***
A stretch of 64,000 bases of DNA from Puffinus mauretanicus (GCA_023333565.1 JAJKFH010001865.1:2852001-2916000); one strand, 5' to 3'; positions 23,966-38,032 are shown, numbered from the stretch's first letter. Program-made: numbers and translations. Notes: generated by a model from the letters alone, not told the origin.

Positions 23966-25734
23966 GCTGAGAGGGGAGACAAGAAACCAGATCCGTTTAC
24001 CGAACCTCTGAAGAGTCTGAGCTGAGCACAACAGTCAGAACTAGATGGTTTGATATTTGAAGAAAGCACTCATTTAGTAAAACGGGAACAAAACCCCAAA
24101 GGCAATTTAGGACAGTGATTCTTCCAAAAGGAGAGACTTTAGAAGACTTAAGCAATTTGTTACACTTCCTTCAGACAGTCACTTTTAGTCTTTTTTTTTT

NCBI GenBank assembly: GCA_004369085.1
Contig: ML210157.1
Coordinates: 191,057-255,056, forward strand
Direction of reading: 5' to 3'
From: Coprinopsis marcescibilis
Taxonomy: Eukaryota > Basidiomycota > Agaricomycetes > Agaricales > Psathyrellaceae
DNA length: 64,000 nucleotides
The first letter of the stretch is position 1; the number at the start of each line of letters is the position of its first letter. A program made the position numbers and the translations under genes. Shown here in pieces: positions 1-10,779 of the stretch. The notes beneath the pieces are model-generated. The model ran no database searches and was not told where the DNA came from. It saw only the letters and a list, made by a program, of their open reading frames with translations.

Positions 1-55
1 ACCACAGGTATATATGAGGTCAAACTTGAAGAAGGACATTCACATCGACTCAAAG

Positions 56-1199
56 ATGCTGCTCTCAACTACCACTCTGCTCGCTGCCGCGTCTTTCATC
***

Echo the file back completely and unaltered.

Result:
A stretch of 64,000 bases of DNA from Puffinus mauretanicus (GCA_023333565.1 JAJKFH010001865.1:2852001-2916000); one strand, 5' to 3'; positions 23,966-38,032 are shown, numbered from the stretch's first letter. Program-made: numbers and translations. Notes: generated by a model from the letters alone, not told the origin.

Positions 23966-25734
23966 GCTGAGAGGGGAGACAAGAAACCAGATCCGTTTAC
24001 CGAACCTCTGAAGAGTCTGAGCTGAGCACAACAGTCAGAACTAGATGGTTTGATATTTGAAGAAAGCACTCATTTAGTAAAACGGGAACAAAACCCCAAA
24101 GGCAATTTAGGACAGTGATTCTTCCAAAAGGAGAGACTTTAGAAGACTTAAGCAATTTGTTACACTTCCTTCAGACAGTCACTTTTAGTCTTTTTTTTTT

NCBI GenBank assembly: GCA_004369085.1
Contig: ML210157.1
Coordinates: 191,057-255,056, forward strand
Direction of reading: 5' to 3'
From: Coprinopsis marcescibilis
Taxonomy: Eukaryota > Basidiomycota > Agaricomycetes > Agaricales > Psathyrellaceae
DNA length: 64,000 nucleotides
The first letter of the stretch is position 1; the number at the start of each line of letters is the position of its first letter. A program made the position numbers and the translations under genes. Shown here in pieces: positions 1-10,779 of the stretch. The notes beneath the pieces are model-generated. The model ran no database searches and was not told where the DNA came from. It saw only the letters and a list, made by a program, of their open reading frames with translations.

Positions 1-55
1 ACCACAGGTATATATGAGGTCAAACTTGAAGAAGGACATTCACATCGACTCAAAG

Positions 56-1199
56 ATGCTGCTCTCAACTACCACTCTGCTCGCTGCCGCGTCTTTCATC